During Taliban rule from 1996 to 2001 in Afghanistan, girls and women were denied access to education. Though the Taliban have left, their mentality and fanatics who subscribe to their ideology still try to keep more than one third of 10 million children going to school from attending school. They use all kinds of violence — from acid attacks and poisoning to burning down schools — to stop Afghan girls from receiving an education. In neighboring Pakistan, now-19-year-old activist and Nobel Peace Prize winner, Malala Yousafzai was shot in the head in 2012 by a Taliban gunman for her advocacy of girls’ education.
In April, 106 girls were poisoned during the school hours by a toxic gas at Chahar Bagh School, in Afghanistan’s western Farah province. The poor girls suffered from fever and shivering, and admitted to hospital after the horrific incident.
However, it was not the first time the Taliban targeted school girls in Afghanistan.
In September last year, more than 300 girls were poisoned by toxic fumes at two schools in Herat, and taken to hospital after they suffered nausea, pain and shortness of breath. A couple of month earlier, assailants on a motorbike threw acid in the faces of three teen girls on their way to school in the same province.
Attacks on schools in Afghanistan, particularly girls’ schools, have been rife in recent years, with most of them carried out by insurgents. According to the United Nations, the emergence of ISIS-affiliated groups in the eastern Afghanistan alone led to the closure of 68 schools, affecting more than 48,751 children in Nangarhar Province in 2015.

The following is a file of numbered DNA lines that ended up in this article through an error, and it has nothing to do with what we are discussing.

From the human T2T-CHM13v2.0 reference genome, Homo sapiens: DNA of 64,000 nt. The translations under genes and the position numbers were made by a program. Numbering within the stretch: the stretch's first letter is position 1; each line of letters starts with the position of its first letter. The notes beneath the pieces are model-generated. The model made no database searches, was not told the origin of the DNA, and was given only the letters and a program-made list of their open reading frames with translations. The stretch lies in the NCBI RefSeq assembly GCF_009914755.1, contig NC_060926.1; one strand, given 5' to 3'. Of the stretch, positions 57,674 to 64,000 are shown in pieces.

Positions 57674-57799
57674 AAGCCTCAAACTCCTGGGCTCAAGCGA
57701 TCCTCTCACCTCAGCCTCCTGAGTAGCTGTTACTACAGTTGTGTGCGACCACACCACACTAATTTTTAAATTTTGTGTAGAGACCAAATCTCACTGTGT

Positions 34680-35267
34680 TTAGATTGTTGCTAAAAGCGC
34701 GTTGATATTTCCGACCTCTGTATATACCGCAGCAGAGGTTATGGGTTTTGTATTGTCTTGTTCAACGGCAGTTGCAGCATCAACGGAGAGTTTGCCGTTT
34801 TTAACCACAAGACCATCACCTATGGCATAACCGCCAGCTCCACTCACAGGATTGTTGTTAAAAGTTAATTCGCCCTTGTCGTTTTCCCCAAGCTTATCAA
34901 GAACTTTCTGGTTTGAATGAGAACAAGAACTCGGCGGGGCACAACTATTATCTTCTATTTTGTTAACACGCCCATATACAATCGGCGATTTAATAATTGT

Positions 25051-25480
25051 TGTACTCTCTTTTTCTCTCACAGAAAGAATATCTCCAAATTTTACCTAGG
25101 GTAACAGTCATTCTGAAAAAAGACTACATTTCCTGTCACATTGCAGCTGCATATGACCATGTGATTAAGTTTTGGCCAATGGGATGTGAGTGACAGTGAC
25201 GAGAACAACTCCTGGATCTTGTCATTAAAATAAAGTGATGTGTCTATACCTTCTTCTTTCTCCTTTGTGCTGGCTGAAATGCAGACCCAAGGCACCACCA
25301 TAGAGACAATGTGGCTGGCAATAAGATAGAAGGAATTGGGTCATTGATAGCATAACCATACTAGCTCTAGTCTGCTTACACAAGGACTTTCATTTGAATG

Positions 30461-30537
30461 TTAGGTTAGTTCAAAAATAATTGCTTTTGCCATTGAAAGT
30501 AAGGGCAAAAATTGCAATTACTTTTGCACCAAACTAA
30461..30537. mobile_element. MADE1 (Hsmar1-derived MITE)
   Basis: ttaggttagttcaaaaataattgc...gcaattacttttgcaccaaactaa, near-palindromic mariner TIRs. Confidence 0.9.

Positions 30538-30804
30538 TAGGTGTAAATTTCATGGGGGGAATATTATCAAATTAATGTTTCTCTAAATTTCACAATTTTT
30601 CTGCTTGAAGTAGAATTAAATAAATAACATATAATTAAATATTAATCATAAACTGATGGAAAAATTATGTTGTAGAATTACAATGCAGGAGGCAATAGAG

Razia Jan, 68-year-old founder of Zabuli Education Center [a two-story, 14-room school where more than 350 girls receive free education], told CNN:
“People are crazy. The day we opened the school, outside Kabul, they threw hand grenades in a girls’ school, and 100 girls were killed. Every day, you hear that somebody’s thrown acid at a girl’s face or they poison their water.
“It is heartbreaking to see the way these terrorists treat women. In their eyes, a woman is an object that they can control. They are scared that when these girls get an education, they will become aware of their rights as women and as a human being.”
In the beginning, Jan was asked to change her girls’ school into a boys’ school by four local men, because they claimed “the backbone of Afghanistan is our boys”. But an adamant Jan turned around and told them: “Excuse me. The women are the eyesight of Afghanistan, and unfortunately you all are blind. And I really want to give you some sight.” Jan has not seen the men since past eight years.
Women’s literacy in Afghanistan is among the lowest in the world. However, a change has taken place.The Zabuli Education Center not only teaches kindergarten through eighth grade, it tries its best to change the deep-rooted stigma against women’s education.
“When we opened the school in 2008 and I had these students coming to register, 90% of them could not write their name. And they were 12- and 14-year-old girls. Now, they all can read and write. They can touch the world just sitting in this house. The knowledge is something that nobody can steal from them.”
The UN has reported that 7.3 million underage girls are forced into marriage every year around the world: 12% of these girls are Afghans. The reports reveals that more than half the girls in Afghanistan are married before the age of 19, about 40% are married at an age between 10 to 13 years, 32% at age 14, and 27% at age 15. One of the main reasons behind this appalling statistics is their limited access to education.
Education for girls is a question of human rights and by educating its girls, Afghanistan can become a more equal and democratic society: No wonder, the extremists are stopping at nothing to keep girls in the country from accessing education.